Prostate Cancer and the Search for New Biomarkers

The prostate is part of the male reproductive system, responsible for making and secreting part of the seminal fluid, which supports the health and survival of semen. The secretory cells of the prostate are the prostate epithelial cells, which are also the cell type of origin from which prostate cancer develops. Prostate cancer is the second leading cause of cancer-related death in men, and is estimated to kill just over 29,000 men this year. Many men will have a PSA test during their yearly physical, which measures the levels of prostate-specific antigen (PSA) in the blood. Although the reliability of this test is debated, high levels of PSA can indicate the presence of prostate cancer, which makes PSA a biological marker, or biomarker.

When faced with a cancer diagnosis, the first thing we want to know are the odds. The odds of survival or the odds that a certain treatment will or won’t work. These types of odds are often informed by biomarkers, which are biological characteristics of a disease. For example, PSA might indicate that an individual has prostate cancer. Or, the status of expression of the androgen receptor and its splice variants in a prostate tumor might indicate whether that tumor is likely to be castration-resistant, or have a poor prognosis.

To determine whether a biological characteristic is associated with any clinical outcomes, researchers will examine its correlation with certain aspects of a disease. In prostate cancer, for instance, one might evaluate correlation with tumor risk (tumor severity), Gleason score (tumor aggressiveness), D’Amico risk (5-year risk of treatment failure), or International Society of Urological Pathology (ISUP) grade (tumor grade classification). Biomarkers are important factors that help define individual tumors and continual identification of new biomarkers is important for understanding cancer and informing treatment.

NEW Lifeline® Prostate Cells!

Lifeline® is announcing the addition of NEW prostate smooth muscle cells and prostate fibroblasts, optimized for growth in VascuLife® and FibroLife® medium, respectively. In addition to the epithelium, described above, the prostate contains fibroblasts and smooth muscle cells that are contained in the stroma surrounding the epithelium. In combination with our prostate epithelial cells these cells provide ideal models with which to study prostate biology.

Recent Research Using Lifeline® Normal Human Prostate Epithelial Cells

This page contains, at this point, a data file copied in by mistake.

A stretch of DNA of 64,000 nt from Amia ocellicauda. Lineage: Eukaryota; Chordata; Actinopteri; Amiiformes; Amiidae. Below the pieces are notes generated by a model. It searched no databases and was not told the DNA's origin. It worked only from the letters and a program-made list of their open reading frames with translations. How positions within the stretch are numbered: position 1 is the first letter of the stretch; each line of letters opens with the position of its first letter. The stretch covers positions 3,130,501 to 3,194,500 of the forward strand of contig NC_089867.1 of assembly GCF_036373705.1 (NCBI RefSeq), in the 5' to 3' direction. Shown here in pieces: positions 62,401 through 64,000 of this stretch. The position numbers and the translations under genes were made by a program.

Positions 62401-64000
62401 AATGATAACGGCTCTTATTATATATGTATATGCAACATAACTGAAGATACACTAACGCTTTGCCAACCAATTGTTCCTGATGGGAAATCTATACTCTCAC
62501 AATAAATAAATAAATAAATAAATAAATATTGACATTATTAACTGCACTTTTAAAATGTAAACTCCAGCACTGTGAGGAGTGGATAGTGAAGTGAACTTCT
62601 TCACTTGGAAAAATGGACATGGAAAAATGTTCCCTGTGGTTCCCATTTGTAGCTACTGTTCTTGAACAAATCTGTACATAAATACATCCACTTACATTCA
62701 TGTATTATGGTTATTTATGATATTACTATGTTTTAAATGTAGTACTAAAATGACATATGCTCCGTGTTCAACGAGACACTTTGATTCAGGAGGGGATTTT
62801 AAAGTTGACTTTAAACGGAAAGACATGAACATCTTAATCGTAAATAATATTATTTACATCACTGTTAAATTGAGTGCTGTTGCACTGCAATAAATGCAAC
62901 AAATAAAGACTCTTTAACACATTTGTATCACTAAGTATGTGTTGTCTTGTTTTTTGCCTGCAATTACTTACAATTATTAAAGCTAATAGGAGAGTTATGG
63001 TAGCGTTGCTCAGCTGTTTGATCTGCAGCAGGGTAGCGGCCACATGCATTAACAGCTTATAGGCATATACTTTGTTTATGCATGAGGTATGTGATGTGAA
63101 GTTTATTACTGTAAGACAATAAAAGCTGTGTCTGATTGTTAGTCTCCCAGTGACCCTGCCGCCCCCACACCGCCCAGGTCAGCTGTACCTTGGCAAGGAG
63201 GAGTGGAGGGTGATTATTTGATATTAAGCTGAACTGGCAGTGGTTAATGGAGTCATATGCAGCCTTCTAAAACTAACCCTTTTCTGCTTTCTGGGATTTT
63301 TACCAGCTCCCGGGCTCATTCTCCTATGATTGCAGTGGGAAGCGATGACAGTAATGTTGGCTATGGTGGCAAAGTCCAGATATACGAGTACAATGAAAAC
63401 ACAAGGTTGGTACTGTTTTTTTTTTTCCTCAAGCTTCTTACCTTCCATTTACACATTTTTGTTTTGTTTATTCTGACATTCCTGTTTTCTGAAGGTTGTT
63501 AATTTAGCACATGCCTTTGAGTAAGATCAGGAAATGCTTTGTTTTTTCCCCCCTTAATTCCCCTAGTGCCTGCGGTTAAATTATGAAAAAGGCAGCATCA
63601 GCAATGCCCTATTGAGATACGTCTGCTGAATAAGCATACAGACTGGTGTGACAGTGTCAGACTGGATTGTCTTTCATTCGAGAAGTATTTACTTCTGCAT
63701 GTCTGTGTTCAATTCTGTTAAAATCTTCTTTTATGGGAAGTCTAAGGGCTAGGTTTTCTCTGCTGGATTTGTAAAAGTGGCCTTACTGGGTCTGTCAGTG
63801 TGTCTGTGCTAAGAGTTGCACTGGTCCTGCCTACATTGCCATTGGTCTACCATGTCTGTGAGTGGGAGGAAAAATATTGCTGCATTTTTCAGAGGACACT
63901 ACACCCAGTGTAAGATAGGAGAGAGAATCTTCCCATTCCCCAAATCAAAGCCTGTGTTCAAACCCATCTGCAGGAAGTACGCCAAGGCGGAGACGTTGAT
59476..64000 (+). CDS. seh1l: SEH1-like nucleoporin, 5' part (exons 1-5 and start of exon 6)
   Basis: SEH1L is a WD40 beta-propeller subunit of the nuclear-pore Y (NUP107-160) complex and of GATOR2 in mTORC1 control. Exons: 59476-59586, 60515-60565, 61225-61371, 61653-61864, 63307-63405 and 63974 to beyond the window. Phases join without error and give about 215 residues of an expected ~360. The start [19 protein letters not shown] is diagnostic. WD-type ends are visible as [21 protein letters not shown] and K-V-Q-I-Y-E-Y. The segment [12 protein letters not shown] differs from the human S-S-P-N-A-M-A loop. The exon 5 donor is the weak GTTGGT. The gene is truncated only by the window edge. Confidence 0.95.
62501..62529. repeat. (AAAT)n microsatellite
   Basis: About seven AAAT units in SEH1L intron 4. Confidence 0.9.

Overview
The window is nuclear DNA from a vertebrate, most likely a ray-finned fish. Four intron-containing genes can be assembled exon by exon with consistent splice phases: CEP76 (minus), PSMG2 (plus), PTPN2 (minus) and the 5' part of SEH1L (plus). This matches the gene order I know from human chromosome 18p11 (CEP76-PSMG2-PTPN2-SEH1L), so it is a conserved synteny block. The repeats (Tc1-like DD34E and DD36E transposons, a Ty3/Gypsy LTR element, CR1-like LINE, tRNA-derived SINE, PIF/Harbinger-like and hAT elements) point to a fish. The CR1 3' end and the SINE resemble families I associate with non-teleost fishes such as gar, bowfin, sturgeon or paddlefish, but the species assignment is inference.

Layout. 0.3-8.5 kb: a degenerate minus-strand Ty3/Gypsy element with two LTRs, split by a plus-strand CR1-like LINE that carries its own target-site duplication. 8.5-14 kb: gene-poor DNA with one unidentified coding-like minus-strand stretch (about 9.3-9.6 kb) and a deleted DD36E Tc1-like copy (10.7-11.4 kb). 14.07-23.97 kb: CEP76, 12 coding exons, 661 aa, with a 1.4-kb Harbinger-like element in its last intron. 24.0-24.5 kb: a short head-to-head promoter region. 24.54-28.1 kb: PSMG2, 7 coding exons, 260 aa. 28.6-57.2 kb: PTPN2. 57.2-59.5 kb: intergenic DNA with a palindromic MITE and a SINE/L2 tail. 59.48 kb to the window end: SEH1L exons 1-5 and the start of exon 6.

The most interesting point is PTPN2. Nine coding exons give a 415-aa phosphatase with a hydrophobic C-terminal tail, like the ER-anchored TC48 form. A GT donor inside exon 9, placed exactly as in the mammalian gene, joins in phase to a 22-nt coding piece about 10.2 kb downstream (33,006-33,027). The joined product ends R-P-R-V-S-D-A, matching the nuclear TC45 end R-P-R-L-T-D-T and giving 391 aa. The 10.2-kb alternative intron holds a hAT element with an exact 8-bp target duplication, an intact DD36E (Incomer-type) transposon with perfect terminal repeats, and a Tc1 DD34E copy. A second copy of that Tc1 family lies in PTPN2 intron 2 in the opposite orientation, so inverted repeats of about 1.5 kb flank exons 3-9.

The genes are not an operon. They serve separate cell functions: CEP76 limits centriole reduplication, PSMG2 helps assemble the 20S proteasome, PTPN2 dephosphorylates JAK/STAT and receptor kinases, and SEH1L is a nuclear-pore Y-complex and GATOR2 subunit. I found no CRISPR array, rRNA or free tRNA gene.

Aquaporins (AQPs) are transmembrane proteins through which uncharged molecules, like water, pass. AQPs have been implicated in various diseases, including cancer, although they have not been systematically characterized in the prostate. In a 2018 study in BMC Urology, Bründle and colleagues set out to determine whether there is potential clinical significance associated with expression of any of the 13 AQPs. First, using Lifeline® normal human prostate epithelial cells, along with prostate cancer cell lines (LNCaP, DU-145, and PC3), the researchers detected transcript expression of AQP 1, 3, 4, 7, 8, 10, and 11 in all cell types examined. AQP 5 mRNA was detected in only DU-145 and PC3 cells, AQP 6 mRNA was detected in all but LNCaP cells, and AQP 9 mRNA was detected only in normal Lifeline® prostate epithelial cells. These results were confirmed by immunofluorescence.

To further determine whether the expression of AQPs has any clinical significance, the authors performed immunohistochemistry and qPCR to evaluate AQP protein and transcript expression, respectively, in benign and malignant prostate tissue from human patients. AQP 3, 5, 7, and 9 were expressed in benign human prostate tissue, although AQP3 was the most highly expressed. Interestingly, in prostate cancer tissue samples, AQP3 expression was varied, but compared with tumors of lower malignancy, AQP 3 protein expression was lower in more malignant tumors and absent from one-third of high-risk tumors.

Additionally, AQP 9 expression was was absent from malignant prostate tissue. When the authors examined whether the mRNA expression of AQPs correlated with the observed protein expression, they found that AQP 3 mRNA was correlated with PSA levels, D’Amico risk stratification, ISUP grade, and Gleason score. AQP 4 transcript expression was correlated with the presence of a tumor, D’Amico risk stratification, ISUP grade, and Gleason score. Finally, AQP 9 mRNA expression was negatively correlated with PSA.

Together, the results of this study illustrate some interesting correlations between AQP expression and prostate cancer. Further studies with larger cohorts and normal human prostate tissue samples will confirm whether these observations translate to the larger population.

How are you using Lifeline® cells to answer your scientific questions? Let us know and your study could be featured here on the blog!

Statistics from www.cancer.org.